I think that one of the possibly most important things I have come to know in life is that congruence does not necessarily breed unity. We see this daily in groups of friends on campus and on the television when the circus that is parliament decides to assemble.
Often, when one talks of decolonization, it is with the purpose of bringing Stellenbosch to the stark reality that it is not, in fact, an overseas department of Europe but rather a town nestled in the coastal South of Africa. It is with the purpose of realigning Stellenbosch to an African narrative, similar perhaps to our bordering countries. It is with the purpose of addressing racial systems of power still in place after the political period of injustice and oppression that was Apartheid.
What decolonisation does not talk about is identity. It does not address the fact that, for example, Morocco is still regarded as African, as is the Democratic Republic of the Congo – despite their obvious differences. It does not question the fact that despite the indigenous nature of Afrikaans, it will never form part of the “ideal decolonized identity of South Africa”.
Much like with people, countries are not born with identities. It is the lived experiences of the people that make up the country that must be harvested in order to give life to identity – and even once established, it cannot remain static. In essence: identity must be discovered, not copied nor adopted. As a fluid entity, identity will change over time. The South Africa where we live now is not the South Africa from the 1400’s, or the 1960s – nor should it be.
Enabling or even requiring students to take an African language as part of their study programmes will work wonders in the economy as well as the socio-political environment of South Africa. Making use of more African academic literature will assist students to interact more with their studies and encourage many students to pursue higher qualifications. Employing more black academic staff will improve the financial status of institutions with regards to BEE and even, perhaps, aid in straightening out employment prejudices of the past. These things, however, will not decolonize South Africa and much less Stellenbosch.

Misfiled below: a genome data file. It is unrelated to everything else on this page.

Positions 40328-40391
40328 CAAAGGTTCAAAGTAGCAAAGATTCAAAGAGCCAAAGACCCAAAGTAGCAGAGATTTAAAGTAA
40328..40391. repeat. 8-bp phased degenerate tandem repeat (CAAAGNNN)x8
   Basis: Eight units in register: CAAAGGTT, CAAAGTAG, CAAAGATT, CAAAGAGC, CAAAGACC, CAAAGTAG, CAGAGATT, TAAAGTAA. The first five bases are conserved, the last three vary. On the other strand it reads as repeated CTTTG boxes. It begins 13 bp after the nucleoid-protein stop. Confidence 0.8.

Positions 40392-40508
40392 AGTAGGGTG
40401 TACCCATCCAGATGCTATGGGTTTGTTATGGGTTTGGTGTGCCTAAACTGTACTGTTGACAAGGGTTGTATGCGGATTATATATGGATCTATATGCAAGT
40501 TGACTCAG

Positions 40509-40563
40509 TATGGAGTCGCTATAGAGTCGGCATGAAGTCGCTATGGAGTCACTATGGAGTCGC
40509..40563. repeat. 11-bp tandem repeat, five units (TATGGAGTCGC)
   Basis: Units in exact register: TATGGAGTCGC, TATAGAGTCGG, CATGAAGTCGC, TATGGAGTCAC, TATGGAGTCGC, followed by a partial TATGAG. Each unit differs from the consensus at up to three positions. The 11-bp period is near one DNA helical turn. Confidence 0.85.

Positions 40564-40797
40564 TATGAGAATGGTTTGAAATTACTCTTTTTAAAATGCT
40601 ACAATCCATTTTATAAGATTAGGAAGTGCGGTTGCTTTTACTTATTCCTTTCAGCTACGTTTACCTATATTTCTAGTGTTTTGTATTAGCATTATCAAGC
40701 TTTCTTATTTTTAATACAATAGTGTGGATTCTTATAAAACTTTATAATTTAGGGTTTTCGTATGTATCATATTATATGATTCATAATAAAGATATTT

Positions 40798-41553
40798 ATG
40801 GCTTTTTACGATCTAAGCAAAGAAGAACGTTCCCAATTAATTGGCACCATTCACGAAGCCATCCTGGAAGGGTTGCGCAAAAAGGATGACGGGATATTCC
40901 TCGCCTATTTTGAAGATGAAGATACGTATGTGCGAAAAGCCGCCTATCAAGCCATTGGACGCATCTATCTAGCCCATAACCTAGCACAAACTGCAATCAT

Instead, South Africa must establish its identity – that is, discover what South Africa really means to its people. This means taking into consideration every population group’s lived experiences, culture and language. This means acknowledging the history of the country – all of it. This means recognizing the fact that South Africa is not Uganda, Zimbabwe or Namibia. This means accepting that all who were born in Africa make up a part of Africa’s identity, irrespective of their forefathers. Much like Germany after the Second World War, South Africa is a work in progress: a project of sorts, and it is only by joining the hands of all South Africans that we can begin to build a common identity that is inclusive and constructive to all.
Stellenbosch University is in the unique position of being able to implement and begin work on this project. It must be noted, however, that this process is much less a list of practical to-do’s and more of a shift in mindset. It is through discussion, engagement and compromise from all sides of the spectrum that this change can come about. A wise vice-rector of the University once told me that change happens in accordance with two main principles: ownership and value. I do not doubt that we, as citizens of the country, see the value of South Africa. It is now time to call it ours.